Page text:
Scott Johnson on the Dark Angel Fiction Writing blog posted about creating tension in every genre. The post gave tips on how to build the tension slowly over time without losing the reader’s interest. He wrote:
My own definition of tension as it relates to horror, and writing in general, is taking your characters to the edge and refusing to push them over. It’s a subtle build of events, each one another notch on the ratchet that brings him closer to the inevitable end. But more than just careening toward that end, it’s in how he gets there that’s important. It isn’t enough to get your character from point A to point Z. It’s the roadblocks (points B-Y) you set up in front of him that make the story. Each one brings him closer to the edge.
I gotta say this is something I struggle with.
Specifically, I have a hard time keeping tension high during “down time.” By down time, I mean the scenes between the action, where the characters get to catch their breath before launching into the next brawl.
It’s a delicate balancing act because you can’t slack off too much, or things get boring.
On the other hand you can’t have action ALL THE TIME OR YOU END UP NUMBING YOUR READER TO ANYTHING EXCITING WHATSOEVER, KIND OF LIKE THIS, THE ALL CAPS THING. HOW DO YOU KNOW WHAT’S IMPORTANT AND WHAT ISN’T? HOW LONG TO YOU GO BEFORE YOU STOP READING THIS BECAUSE I’M PRACTICALLY YELLING AT YOU FOR NO REASON?
OK. Enough of that, I think you get the point.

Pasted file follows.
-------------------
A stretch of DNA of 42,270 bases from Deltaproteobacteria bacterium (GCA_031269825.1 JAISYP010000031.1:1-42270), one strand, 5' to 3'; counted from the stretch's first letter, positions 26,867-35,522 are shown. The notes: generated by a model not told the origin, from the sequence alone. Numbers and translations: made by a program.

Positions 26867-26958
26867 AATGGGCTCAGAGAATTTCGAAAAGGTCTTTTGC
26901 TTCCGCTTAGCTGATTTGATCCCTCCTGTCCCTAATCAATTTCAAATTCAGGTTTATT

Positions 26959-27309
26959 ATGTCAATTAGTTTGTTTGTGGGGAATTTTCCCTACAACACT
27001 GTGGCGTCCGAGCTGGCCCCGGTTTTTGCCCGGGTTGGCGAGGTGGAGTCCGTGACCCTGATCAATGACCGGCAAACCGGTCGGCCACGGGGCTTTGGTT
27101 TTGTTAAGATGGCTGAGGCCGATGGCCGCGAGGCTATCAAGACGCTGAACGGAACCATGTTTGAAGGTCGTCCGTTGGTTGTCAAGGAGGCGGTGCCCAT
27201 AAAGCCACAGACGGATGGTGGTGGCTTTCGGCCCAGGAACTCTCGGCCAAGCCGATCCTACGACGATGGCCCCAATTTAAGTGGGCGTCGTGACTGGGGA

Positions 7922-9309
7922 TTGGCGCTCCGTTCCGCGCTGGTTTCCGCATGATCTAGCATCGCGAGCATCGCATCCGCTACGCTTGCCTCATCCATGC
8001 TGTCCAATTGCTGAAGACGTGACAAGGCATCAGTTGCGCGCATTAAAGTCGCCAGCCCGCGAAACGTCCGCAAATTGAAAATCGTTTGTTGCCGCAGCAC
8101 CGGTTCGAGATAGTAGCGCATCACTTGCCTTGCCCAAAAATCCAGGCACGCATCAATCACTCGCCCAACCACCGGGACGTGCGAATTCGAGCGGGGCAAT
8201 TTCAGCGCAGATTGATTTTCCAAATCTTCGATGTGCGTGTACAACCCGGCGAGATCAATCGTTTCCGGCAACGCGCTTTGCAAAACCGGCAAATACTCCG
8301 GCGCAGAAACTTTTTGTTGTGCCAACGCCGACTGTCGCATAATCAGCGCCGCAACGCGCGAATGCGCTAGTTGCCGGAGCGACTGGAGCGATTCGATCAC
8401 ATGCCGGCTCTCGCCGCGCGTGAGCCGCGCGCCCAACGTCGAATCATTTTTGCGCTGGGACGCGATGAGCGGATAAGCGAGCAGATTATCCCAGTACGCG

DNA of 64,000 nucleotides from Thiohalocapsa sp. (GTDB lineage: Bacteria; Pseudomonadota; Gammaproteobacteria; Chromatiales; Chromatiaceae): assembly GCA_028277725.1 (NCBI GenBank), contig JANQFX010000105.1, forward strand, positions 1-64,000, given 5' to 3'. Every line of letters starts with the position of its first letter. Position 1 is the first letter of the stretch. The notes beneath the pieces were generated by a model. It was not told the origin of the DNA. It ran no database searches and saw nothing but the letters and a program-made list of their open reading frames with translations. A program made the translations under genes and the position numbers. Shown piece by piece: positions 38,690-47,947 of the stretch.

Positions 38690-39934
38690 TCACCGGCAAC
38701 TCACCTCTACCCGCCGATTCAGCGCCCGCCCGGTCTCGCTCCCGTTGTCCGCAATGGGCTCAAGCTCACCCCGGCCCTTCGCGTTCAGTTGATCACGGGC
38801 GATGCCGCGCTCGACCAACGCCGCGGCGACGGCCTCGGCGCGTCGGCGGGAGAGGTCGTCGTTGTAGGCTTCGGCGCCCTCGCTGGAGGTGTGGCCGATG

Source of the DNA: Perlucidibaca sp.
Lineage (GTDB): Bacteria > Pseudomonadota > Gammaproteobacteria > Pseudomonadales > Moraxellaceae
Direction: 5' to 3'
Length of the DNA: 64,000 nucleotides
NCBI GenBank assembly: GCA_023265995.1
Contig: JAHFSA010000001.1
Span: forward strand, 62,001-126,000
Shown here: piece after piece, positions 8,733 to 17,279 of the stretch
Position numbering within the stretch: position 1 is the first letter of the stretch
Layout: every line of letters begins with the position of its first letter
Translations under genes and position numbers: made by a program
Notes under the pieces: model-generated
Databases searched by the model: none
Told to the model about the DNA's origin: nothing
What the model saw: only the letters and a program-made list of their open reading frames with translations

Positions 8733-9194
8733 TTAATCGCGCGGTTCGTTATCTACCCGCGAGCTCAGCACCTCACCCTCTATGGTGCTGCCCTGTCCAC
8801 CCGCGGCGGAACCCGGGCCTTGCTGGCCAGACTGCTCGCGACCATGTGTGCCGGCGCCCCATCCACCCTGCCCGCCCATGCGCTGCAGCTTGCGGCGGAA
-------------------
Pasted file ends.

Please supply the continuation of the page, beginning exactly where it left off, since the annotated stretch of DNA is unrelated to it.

So, here’s what I do (or at least attempt to do, LOL!) to keep the tension high:
- Tight sentences (reading aloud can help eliminate extraneous words)
- Tight dialogue that keeps the plot moving
- Limited backstory seeded around the manuscript in bits
- Limited, but pertinent description–HOW and WHAT you describe something can give HELLA deets about your character and his/her “voice” and it doesn’t have to go on ad nauseum
- If a scene doesn’t advance the plot, I cut it, no matter how “nice” it is or how much I like it
- Up the ante every chance I get
- Create conflict between characters
- Create conflict between the POV character’s inner thoughts with what they actually say
Your turn. What tips and techniques do you have to keep the tension high?
AND, how do you keep tension high during the “down times???”
Be sure to check out Lydia’s post on 2011 Writerly Goals for the Sisterhood of the Traveling Blog.
PLUS, let’s give a warm welcome to our newest contributor, Sarah Fine, YA writer, blogger, and child psychologist, repped by Kathleen Ortiz!! She’ll be posting her responses on the third Wednesdays of every month.
Welcome, Sarah! Glad to have you aboard!!
Also, fantasy and paranormal writer and blog buddy, Ciara Knight is interviewing me over at her blog today! Stop in and say hi!